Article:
Headaches after bumped heads rarely require CT scans
NEWS & PERSPECTIVE › PEDIATRICS
Isolated Headache After Bump Poses Little Brain Injury Risk for Kids
By Reuters Staff
February 05, 2015
NEW YORK (Reuters Health) – If a headache is a kid’s only symptom after minor blunt head trauma, it poses little risk of a clinically important brain injury, according to a new post-hoc analysis published online February 2 in Pediatrics.
“This strongly suggests that (computed tomography scans) CTs are not indicated in most children with headaches and no other signs or symptoms of (traumatic brain injury) after blunt head trauma, and a period of observation may be warranted before CT decision-making,” Dr. Peter Dayan, who led the study at New York Presbyterian Morgan Stanley Children’s Hospital in New York, and his colleagues wrote.
The researchers examined data from a prospective observational study, focusing on kids admitted for minor blunt head trauma, which they defined as a Glasgow Coma Scale score of 14 or 15 on the 15-point scale.
Not one of nearly 2500 kids evaluated had a clinically important brain injury when their only symptom was a headache. Commuted tomography scans found traumatic brain injury in three out of 456 kids with isolated headaches, representing 0.7% of patients.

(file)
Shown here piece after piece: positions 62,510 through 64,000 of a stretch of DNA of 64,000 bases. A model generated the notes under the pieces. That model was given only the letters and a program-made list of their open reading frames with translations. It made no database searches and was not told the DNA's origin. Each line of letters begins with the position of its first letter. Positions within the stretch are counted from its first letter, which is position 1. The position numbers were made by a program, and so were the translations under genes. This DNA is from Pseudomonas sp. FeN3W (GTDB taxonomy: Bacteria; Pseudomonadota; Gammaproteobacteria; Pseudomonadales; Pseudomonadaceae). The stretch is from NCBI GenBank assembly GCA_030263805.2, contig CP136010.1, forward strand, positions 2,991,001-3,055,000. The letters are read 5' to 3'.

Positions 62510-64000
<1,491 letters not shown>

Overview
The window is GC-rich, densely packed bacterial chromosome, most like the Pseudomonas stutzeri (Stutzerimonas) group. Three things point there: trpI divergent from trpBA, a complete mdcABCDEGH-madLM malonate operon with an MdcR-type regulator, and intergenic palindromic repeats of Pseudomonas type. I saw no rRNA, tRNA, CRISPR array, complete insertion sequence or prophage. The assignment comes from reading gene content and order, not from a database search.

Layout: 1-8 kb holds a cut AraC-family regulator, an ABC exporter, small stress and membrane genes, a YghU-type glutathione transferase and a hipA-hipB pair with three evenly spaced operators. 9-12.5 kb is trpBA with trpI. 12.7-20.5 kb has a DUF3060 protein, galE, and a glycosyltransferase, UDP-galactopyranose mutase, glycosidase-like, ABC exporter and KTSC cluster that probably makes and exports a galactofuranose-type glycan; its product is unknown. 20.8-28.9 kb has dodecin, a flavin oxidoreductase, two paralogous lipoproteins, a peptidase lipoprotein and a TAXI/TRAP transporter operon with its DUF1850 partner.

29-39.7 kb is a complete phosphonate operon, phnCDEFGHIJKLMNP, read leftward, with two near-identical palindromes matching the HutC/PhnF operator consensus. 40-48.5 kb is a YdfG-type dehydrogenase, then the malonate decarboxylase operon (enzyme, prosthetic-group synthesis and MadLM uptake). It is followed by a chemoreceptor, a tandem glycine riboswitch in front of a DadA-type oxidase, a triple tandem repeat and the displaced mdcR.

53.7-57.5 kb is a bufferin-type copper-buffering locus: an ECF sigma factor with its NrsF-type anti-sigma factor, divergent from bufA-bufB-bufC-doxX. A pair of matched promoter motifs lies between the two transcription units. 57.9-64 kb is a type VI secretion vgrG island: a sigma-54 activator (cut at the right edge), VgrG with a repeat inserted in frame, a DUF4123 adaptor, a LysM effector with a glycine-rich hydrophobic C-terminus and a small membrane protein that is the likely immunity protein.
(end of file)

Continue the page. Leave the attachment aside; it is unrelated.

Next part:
In comparison, 1.6% of the kids in a group of more than 10,000 who had headaches and other symptoms had clinically important brain injuries, the researchers found. Likewise the researchers calculated a 1.6% difference in risk between kids with isolated headaches and those with headaches plus other symptoms.
Dr. Dayan was not available for comment.
This research was supported by the Health Resources and Services Administration Maternal and Child Health Bureau, Division of Research, Education, and Training, and the Emergency Medical Services of Children program. The authors report no disclosures.